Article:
If President Trump’s threat to increase tariffs on Chinese goods is realized, the Chinese government is likely to retaliate says John Newton, chief economist at the American Farm Bureau Federation. However, he says there aren’t many farm commodities left to target.
“I would anticipate that if we do impose those additional tariffs that the Chinese government would respond, and as they've responded in the past,” he says. “So, we could see additional tariffs on a lot of our commodities. Although at this point in time we have tariffs on just about everything from a foreign product was that we ship into China.”
Additionally, Newton says there aren’t a lot of shipments being made to China from the U.S. which makes the form of retaliation hard to pinpoint, but that’s not keeping U.S. commodity markets stable. The Dow Jones Industrial Average and soybean markets both took significant tumbles on the news.
“It remains to be seen on what the ultimate impact of that would be,” he says.
In the case of pork products, tariffs have been more than 60% at their peak, but still there have been confirmed sales to China. That doesn’t necessarily mean our pork has been on ships bound for China.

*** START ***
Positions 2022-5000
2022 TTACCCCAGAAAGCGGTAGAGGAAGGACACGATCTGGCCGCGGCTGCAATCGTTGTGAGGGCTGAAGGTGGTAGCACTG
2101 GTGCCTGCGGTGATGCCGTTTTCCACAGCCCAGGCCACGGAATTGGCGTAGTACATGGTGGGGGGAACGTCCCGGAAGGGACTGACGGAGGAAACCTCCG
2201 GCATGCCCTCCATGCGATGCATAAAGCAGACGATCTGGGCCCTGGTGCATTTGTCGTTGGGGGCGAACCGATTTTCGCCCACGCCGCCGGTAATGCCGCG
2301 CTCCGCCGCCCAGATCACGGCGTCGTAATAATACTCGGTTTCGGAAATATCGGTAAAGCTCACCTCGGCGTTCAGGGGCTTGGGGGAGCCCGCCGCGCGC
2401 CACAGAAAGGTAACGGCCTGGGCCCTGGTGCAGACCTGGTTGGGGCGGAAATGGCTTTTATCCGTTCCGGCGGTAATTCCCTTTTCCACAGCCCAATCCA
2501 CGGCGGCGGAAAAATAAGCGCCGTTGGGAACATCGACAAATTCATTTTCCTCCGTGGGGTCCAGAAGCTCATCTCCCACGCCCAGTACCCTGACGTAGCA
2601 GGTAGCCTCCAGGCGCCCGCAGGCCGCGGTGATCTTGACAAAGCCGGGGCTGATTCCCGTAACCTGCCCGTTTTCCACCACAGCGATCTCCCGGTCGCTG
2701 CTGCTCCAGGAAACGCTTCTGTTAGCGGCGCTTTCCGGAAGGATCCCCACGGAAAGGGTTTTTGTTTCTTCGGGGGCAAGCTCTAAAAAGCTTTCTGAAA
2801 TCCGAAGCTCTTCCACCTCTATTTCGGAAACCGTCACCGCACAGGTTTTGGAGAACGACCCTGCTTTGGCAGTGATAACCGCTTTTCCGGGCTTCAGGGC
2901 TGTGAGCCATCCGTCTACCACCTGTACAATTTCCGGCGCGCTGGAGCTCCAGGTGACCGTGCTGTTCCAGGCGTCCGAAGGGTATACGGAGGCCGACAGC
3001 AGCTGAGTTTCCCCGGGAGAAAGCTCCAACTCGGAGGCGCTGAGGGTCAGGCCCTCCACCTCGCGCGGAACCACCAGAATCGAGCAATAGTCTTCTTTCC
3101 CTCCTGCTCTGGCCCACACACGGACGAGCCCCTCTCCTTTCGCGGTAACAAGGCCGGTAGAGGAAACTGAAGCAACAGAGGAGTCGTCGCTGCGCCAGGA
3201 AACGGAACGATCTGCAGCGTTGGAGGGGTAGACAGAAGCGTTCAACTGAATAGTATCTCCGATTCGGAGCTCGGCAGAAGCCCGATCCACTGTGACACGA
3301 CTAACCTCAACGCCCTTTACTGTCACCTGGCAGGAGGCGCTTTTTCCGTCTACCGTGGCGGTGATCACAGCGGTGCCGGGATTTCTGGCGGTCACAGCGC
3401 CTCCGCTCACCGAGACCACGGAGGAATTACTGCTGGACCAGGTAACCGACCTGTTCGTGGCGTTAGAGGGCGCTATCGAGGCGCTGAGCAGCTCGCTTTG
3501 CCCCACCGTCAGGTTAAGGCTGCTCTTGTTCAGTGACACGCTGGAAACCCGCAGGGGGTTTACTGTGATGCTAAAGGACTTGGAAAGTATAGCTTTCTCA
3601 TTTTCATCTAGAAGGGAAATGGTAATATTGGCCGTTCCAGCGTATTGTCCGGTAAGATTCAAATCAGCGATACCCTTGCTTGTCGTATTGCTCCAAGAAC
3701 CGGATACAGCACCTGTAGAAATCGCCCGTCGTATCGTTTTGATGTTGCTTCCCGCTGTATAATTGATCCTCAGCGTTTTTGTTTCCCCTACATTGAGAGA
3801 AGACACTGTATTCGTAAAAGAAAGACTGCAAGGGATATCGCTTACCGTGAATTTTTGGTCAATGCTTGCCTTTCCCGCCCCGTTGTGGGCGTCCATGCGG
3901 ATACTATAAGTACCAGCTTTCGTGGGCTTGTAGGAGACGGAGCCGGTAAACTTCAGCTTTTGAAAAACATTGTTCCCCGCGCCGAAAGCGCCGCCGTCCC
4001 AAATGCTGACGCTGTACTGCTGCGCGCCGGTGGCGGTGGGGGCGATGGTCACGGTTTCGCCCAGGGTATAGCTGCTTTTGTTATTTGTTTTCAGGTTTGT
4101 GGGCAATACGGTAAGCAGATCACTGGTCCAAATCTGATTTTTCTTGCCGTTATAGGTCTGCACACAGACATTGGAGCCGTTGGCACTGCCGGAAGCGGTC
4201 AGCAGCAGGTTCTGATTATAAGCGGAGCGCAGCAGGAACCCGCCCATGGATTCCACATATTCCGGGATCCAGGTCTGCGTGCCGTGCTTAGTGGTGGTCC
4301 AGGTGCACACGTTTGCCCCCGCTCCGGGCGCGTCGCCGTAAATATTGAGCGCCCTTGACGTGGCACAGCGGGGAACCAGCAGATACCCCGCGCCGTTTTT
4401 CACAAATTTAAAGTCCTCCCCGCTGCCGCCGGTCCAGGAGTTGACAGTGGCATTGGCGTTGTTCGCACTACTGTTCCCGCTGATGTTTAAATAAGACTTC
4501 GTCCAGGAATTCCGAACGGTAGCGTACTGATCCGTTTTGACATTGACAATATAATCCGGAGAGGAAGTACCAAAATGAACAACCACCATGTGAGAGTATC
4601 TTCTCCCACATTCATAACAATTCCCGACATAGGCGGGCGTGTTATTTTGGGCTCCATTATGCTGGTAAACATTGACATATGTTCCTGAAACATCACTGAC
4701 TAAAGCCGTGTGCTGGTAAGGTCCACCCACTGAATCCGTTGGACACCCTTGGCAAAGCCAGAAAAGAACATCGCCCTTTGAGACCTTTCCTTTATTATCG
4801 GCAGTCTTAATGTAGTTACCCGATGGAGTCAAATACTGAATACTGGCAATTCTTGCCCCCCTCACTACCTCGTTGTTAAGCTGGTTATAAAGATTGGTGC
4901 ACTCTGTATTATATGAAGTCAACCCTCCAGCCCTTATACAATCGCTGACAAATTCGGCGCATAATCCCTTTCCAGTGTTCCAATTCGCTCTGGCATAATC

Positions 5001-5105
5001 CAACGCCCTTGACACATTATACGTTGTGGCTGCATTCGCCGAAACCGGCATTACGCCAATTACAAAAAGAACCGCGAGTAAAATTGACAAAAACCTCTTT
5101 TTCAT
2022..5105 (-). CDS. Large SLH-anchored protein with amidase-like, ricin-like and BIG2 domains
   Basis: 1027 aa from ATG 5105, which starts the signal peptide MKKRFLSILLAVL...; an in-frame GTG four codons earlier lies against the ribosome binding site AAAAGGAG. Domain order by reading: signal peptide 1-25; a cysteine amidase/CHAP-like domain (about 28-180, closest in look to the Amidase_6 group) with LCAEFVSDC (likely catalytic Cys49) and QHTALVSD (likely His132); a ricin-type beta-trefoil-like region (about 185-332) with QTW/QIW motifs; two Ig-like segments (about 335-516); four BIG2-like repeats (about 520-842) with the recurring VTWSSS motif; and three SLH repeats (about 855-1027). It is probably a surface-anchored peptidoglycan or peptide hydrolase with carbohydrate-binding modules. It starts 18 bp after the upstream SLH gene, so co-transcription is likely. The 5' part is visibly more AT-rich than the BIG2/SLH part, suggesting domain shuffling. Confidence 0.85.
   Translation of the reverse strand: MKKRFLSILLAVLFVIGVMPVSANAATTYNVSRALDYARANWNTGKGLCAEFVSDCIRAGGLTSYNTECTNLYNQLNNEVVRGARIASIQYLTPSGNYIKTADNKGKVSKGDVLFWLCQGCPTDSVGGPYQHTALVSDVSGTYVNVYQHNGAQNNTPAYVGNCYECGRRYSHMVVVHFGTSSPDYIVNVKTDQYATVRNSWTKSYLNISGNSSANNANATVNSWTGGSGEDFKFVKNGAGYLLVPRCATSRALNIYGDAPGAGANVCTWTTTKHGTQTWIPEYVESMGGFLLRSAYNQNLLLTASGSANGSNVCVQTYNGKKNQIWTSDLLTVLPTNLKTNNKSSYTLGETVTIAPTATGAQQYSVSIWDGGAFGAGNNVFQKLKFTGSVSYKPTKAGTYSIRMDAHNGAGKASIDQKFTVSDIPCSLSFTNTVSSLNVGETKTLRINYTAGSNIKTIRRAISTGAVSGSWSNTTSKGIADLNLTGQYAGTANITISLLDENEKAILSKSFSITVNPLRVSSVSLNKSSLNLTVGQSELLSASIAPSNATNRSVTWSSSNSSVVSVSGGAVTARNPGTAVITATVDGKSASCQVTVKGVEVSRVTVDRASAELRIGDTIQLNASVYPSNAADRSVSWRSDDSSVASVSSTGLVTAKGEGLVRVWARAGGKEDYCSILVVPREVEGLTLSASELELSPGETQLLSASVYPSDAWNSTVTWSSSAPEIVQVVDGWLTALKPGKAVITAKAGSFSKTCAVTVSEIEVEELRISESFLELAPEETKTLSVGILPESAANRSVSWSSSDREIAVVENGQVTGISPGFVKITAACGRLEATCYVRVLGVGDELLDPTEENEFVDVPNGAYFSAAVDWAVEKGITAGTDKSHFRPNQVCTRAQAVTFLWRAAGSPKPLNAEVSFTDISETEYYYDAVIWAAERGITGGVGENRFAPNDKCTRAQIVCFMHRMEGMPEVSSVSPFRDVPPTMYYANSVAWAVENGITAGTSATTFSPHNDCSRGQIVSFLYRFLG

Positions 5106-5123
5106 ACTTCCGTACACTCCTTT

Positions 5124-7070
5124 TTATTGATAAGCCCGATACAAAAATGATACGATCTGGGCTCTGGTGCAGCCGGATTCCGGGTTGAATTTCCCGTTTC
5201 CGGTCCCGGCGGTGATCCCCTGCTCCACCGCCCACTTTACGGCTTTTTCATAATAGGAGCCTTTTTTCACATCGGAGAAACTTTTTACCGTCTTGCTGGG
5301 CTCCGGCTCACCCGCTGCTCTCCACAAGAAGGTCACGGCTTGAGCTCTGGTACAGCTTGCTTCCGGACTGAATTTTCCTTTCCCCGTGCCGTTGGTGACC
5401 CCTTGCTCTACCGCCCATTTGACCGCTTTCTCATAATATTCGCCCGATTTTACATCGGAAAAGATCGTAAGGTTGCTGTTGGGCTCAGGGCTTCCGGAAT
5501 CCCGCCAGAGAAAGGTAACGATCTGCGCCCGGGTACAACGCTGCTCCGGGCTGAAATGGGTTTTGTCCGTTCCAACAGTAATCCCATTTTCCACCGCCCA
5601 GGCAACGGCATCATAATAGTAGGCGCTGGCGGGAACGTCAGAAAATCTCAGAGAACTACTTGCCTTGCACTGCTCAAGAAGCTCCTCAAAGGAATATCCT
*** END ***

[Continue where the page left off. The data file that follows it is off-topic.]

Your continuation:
“A sale is not a shipment,” Newton says. “So, when you're tracking actual products that have been loading onto a boat and shipped to China, the numbers are far less than what they have committed to buy.”
Additionally, there’s some question as to whether the purchasers will actually pay the tariffs or if the tariffs will be absorbed by state-owned enterprises. Bottom line, there’s a lot of unknowns with respect to how much worse this situation could get for farmers.
“Raising the tariffs is really not going to make a lot of difference if we're not shipping a lot to begin with,” he says adding that some farmers could see higher costs of inputs if they’re Chinese sourced goods.
“Ultimately we think that this is part of the negotiating effort to try to get a deal done. The rumor was that we'd see something by the 10th, that's this week. So hopefully, the U.S. and Chinese can come to some sort of agreement,” he says. “I think it all really boils down to enforcement mechanisms of U.S. government wants to leave the tariffs in place to make sure that the Chinese follow through with their commitments. I think the Chinese want to see the tariffs removed. But I don't think this administration has shown any propensity to back down and neither has the Chinese government.”